In one specific embodiment of the invention a piezoelectric cylinder is used to drive a circular piston through two concave shells or multiple lever arms. In a further embodiment a piezoelectric bender bar is used to drive a pair of lever arms, which move a single piston with amplified motion. In another embodiment a piezoelectric circular bender plate is used to drive a curved shell. The back surface of an acoustic radiating piston and the drive section would normally, but not always, be enclosed by a housing and shield this motion from the intended radiating medium, such as water or air. Although these embodiments illustrate means and techniques for acoustic radiation from a piston, alternatively, a mechanical load can replace the pistons and in this case the transducer would be an actuator. As a reciprocal device the transducer may be used as a transmitter or a receiver and may be used in a fluid, such as water, or in a gas, such as air.
An actuator form of the transduction device is shown in the cross-section of FIG. 1A. On one-half of the AC cycle, a voltage V, on the cylinder 10 causes the circumference of the piezoelectric cylinder to increase in the radial direction R. As the edge 11 of the shells 12, which are connected to the cylinder, move outward, the central point (area) 13 of the shells, along with connecting rod 14, move in the direction Y with magnified motion causing an attached load 15 to move with this motion. On the opposite part of the cycle the cylinder 10 moves inward and the shells 12 move in the −Y direction. In this version the shells 12 may be considered as, one concave and one convex. The shells 12 may be slotted along the radius and, in the direction of the radius to reduce the circumferential stiffness, and the piezoelectric cylinder may be driven through piezoelectric 31 or 33 mode coupling. Although only one shell is needed, the use of two shells with a stiff connecting rod 14 allows the use of a cylinder of significant length. The shell is shown connected to the top of the cylinder in this instance. It may also be connected to the inside or the outside of the ring or in the case of a staved structure, between the piezoelectric staves. This structure may also be used as an acoustic transducer.
An improved acoustic radiator form of the transduction device is shown in the cross section of FIG. 1B. A piston 16 radiating from surface 17 is connected to one of the shells 12 at the point 13 of maximum motion and housed in container 18, to shield any back radiation from the radiation from surface 17, and to isolate the piston 16 through the compliant surround 19 attached to the container 18. As in the case of FIG. 1A, the piston 16 moves with amplified motion in the direction Y as a result of the radial motion of the cylinder 10 in the direction R due to a voltage V. As the lever arms or shells 12 exert a force on the piston in the direction Y and move it in the direction Y, an opposite force is exerted on the cylinder 10 in the −Y direction which thus provides an inertial mass (consisting of at least cylinder 10 and shells 12) allowing motion of the piston mass. If the mass of the ring (cylinder and shells) is greater than the mass of the piston, the piston will move with a greater velocity with a ratio given essentially through the ratio of the two masses.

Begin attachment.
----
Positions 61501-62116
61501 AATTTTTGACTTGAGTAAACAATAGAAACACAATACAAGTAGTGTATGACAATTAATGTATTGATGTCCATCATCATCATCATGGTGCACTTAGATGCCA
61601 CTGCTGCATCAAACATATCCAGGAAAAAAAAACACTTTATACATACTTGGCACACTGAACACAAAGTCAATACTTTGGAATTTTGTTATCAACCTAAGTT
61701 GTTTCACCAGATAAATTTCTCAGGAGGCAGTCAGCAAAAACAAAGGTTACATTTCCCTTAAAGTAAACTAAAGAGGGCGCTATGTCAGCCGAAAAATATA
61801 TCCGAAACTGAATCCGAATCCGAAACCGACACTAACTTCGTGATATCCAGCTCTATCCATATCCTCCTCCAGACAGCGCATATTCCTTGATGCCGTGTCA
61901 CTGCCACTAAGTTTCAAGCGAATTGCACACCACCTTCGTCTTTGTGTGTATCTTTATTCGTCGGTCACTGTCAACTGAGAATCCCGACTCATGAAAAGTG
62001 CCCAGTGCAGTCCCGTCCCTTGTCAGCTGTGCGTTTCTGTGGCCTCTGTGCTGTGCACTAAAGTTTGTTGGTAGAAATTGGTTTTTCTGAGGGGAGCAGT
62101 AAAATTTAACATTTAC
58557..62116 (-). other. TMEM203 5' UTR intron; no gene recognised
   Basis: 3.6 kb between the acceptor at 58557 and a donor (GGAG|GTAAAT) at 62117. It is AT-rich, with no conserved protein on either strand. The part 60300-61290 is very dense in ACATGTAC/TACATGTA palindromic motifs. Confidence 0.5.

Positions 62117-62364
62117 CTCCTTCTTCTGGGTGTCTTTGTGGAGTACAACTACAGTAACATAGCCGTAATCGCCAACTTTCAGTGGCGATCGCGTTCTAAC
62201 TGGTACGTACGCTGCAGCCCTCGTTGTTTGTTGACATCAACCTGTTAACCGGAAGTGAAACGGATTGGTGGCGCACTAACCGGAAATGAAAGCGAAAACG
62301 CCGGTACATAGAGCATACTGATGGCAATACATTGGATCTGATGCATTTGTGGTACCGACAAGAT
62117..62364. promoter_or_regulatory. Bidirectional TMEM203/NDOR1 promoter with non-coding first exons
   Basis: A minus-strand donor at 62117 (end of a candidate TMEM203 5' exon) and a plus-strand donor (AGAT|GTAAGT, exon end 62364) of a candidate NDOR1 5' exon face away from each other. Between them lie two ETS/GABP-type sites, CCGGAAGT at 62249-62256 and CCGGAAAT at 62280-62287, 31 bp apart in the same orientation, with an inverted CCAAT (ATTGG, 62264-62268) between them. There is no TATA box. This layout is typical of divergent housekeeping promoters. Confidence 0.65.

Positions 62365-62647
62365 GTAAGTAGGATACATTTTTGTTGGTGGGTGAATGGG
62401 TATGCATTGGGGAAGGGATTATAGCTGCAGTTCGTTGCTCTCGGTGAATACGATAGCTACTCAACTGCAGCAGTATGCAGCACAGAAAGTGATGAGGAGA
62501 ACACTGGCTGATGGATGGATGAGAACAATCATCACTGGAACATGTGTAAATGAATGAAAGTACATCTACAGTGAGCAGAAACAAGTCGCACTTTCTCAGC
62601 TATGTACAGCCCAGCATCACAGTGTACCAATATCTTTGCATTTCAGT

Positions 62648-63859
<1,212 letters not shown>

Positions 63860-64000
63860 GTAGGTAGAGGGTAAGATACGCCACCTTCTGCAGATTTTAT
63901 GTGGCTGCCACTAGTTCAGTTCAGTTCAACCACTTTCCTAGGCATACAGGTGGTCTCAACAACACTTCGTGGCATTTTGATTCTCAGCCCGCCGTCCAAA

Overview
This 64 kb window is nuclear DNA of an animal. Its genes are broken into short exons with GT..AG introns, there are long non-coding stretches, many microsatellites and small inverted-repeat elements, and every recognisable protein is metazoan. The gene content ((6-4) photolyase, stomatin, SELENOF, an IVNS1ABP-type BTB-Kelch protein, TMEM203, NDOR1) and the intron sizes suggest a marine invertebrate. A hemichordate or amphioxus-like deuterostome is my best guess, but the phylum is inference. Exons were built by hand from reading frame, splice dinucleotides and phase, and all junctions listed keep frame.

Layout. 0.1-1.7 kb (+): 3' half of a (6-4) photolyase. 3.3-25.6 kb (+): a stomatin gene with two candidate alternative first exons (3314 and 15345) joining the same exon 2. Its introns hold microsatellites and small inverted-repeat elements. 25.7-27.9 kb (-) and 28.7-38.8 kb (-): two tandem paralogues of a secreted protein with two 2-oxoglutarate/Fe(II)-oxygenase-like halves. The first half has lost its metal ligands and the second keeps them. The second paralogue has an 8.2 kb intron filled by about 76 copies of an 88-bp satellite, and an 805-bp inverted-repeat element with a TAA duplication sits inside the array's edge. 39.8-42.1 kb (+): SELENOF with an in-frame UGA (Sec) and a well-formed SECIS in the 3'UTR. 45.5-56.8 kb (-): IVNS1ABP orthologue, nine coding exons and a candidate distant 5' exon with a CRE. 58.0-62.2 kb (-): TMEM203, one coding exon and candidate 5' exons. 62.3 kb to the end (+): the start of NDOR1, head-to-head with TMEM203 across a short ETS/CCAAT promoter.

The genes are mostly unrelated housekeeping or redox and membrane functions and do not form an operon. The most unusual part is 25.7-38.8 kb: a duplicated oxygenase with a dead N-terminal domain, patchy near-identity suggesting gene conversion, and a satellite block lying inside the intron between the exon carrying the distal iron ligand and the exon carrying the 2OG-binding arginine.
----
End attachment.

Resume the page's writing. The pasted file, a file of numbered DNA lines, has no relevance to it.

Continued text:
An approximate equivalent circuit for the apparatus of FIG. 1A and FIG. 1B is given in FIG. 1C. The ring or cylindrical piezoelectric driver is approximately represented by the clamped capacity C0, the electro-mechanical turns ratio N and the effective radial compliance C′, mass M′ and mechanical loss R′. The lever arms or shells are represented by the magnification factor M and the compliance CM. The piston mass is m, while r is the mechanical losses associated with the piston motion and Z is radiation load impedance of the radiating piston or the actuator load. Notice that the mass of the ceramic ring, M′, appears in both the ring and the piston branch circuits. The radial velocity of the cylinder is ur and the axial piston velocity is uy.
Transducers have been fabricated and modeled using the above equivalent circuit and a finite element program A small transducer using a 31-mode cylinder drive yielded a resonance in the vicinity of 3.5 kHz from a transducer with piston diameter approximately 3 inches and length approximately 1.75 inches. A larger transducer using a 33 mode staved ring piezoelectric drive, to drive two slotted shells and one piston was also fabricated and tested. The larger device used a 12-inch diameter piston with an overall transducer depth of less than 12 inches. The result was a wide band performance from the fundamental piston-shell-ring resonance in the vicinity of 1 kHz with response up to approximately 6 kHz where the ring resonance and head flexure dominate.
By way of contrast, an alternative embodiment to the embodiment of FIG. 1B is shown in FIG. 1D. Notice here that the lever arms or shell, 12 a and 12 b are both concave and each separately connects to a respective piston such as the pistons 16 and 20. In this balanced system both pistons 16 and 20 move outward as the ring expands in the R direction. In this case the piezoelectric cylinder 10 does not move in the Y direction and does not appear as a mass element M′ in the circuit loop to the right of the magnification transformer M of the equivalent circuit of FIG. 1C.